Banks to face undercover investment probes

The German government is planning to use undercover investigators to probe the quality of banks’ investment services.

Banks to face undercover investment probes
Photo: DPA

Consumer Protection Minister Ilse Aigner told business daily Handelsblatt on Monday that reforms to German financial supervision needed to be accompanied by measures offering bank customers greater protection from poor investment advice.

“In the future, the government will have undercover investigators and won’t simply check the overall conditions,” Aigner told the paper.

She said the government investigators would not aim to supplant consumer watchdog Stiftung Warentest, but rather would attempt to bolster the credibility of such independent bank rankings.

“There’s the problem that informants cannot be named, which frequently allows the banks to question the results,” Aigner said.

Stiftung Warentest last summer panned the country’s banks for the quality of investment advice they offered customers.

Just months after new regulations were put into place to improve the information made available by German banks, the consumer watchdog went to 21 different financial institutions for a total of 146 consultations.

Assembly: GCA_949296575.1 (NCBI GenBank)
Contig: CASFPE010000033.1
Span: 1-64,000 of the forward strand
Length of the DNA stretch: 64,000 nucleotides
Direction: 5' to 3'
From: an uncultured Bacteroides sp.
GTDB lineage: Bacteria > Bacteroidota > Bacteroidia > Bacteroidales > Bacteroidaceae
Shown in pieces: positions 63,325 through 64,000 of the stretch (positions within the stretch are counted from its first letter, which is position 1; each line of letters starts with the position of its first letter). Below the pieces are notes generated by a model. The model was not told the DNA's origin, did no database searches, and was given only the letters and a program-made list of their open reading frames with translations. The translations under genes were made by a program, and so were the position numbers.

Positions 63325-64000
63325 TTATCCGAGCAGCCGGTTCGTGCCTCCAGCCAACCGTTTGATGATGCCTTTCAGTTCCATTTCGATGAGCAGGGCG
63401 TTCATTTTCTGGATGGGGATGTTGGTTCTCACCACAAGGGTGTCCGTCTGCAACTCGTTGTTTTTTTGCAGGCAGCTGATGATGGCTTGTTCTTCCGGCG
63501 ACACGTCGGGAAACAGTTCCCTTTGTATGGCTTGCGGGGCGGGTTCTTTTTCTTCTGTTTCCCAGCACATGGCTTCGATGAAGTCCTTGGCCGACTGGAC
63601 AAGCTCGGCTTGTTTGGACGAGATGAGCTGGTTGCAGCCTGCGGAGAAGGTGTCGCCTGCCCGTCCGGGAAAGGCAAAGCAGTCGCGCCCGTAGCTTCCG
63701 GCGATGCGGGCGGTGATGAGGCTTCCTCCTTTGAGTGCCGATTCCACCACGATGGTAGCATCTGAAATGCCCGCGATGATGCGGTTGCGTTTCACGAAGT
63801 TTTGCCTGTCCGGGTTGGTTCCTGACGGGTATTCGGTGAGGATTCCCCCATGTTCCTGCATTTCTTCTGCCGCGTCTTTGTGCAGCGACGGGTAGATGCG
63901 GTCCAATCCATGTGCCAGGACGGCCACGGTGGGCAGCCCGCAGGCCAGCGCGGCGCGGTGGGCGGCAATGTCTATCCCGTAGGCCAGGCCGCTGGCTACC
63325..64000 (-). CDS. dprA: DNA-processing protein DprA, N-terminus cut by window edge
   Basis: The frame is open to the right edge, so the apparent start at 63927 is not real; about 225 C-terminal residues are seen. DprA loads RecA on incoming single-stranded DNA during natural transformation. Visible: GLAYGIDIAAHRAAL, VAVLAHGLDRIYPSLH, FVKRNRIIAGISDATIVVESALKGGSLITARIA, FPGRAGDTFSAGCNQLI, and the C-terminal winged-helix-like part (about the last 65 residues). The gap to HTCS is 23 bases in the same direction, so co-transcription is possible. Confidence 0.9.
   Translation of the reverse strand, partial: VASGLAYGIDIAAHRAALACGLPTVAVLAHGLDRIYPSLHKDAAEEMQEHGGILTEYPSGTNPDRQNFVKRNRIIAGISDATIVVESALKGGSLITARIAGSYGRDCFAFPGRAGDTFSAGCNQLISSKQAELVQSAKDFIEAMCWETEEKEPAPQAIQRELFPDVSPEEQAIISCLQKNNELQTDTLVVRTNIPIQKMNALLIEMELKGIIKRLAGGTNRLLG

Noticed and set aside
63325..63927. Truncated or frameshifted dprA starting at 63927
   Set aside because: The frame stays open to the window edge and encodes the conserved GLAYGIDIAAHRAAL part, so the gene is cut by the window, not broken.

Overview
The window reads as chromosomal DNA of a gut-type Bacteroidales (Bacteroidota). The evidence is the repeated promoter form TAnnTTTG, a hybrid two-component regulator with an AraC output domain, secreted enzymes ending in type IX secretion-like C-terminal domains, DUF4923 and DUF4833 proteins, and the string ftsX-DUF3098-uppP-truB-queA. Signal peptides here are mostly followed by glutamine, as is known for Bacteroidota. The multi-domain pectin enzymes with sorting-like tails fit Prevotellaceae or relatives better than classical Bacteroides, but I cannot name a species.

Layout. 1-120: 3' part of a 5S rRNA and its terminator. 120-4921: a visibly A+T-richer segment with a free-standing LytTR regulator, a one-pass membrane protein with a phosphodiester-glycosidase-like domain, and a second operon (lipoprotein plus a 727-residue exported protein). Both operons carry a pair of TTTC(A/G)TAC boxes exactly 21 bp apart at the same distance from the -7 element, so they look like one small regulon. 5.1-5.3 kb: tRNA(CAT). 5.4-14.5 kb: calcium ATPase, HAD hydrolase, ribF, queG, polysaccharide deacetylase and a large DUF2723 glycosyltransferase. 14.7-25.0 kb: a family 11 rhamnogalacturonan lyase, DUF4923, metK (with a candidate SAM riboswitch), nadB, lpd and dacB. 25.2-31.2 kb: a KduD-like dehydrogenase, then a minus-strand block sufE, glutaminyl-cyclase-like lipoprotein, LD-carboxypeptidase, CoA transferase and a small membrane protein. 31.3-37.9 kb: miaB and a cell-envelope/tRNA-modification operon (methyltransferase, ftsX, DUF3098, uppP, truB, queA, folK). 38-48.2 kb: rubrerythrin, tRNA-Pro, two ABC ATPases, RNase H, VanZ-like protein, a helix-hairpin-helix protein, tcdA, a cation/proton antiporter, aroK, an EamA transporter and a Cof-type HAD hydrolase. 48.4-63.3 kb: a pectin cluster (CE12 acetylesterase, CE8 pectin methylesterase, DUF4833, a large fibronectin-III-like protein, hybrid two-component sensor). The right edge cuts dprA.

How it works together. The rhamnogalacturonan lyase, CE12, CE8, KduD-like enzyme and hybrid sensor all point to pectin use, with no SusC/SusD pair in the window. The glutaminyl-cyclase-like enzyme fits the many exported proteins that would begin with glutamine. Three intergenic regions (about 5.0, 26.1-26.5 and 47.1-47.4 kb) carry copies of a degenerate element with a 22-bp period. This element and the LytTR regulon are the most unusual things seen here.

Six banks received “deficient” marks, while 12 were considered “adequate,” and only three were “satisfactory.” Not a single institution was given the top “good” grade.

“Laws can only help when someone ensures that they are being implemented,” said Aigner. “We will expand the ability to make checks for the good of consumers.”

The Local/mry

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Emergency numbers fail in several German states

Callers to the emergency numbers 110 and 112 weren’t able to reach operators Thursday morning in several German states.

The 112 emergency number on an ambulance.
The 112 emergency number on an ambulance. Photo: picture alliance/dpa | Boris Roessler

The emergency number 110 for police and 112 for fire crews failed around the country early Thursday morning, with callers unable to reach emergency operators for urgent assistance between about 4:30 am and 5:40 am local time.

The Office for Civil Protection and Disaster Aid is looking into these outages, which were reported in states including Lower Saxony, Baden-Württemberg, and  Brandenburg, and in major cities like Berlin, Cologne, Hamburg, and Frankfurt. Cologne was further affected by cuts to electricity, drinking water, and regular telephone services. Lower Saxony also saw disruptions to the internal phone networks of police and hospitals.

Emergency services are not reporting any more disturbances and people should be able to once again reach 110 and 112 around the country as normal.

Investigators are looking into the problem, but haven’t yet established a cause or any consequences that may have happened due to the outage. Provider Deutsche Telekom says they have ruled out the possibility of an attack by hackers.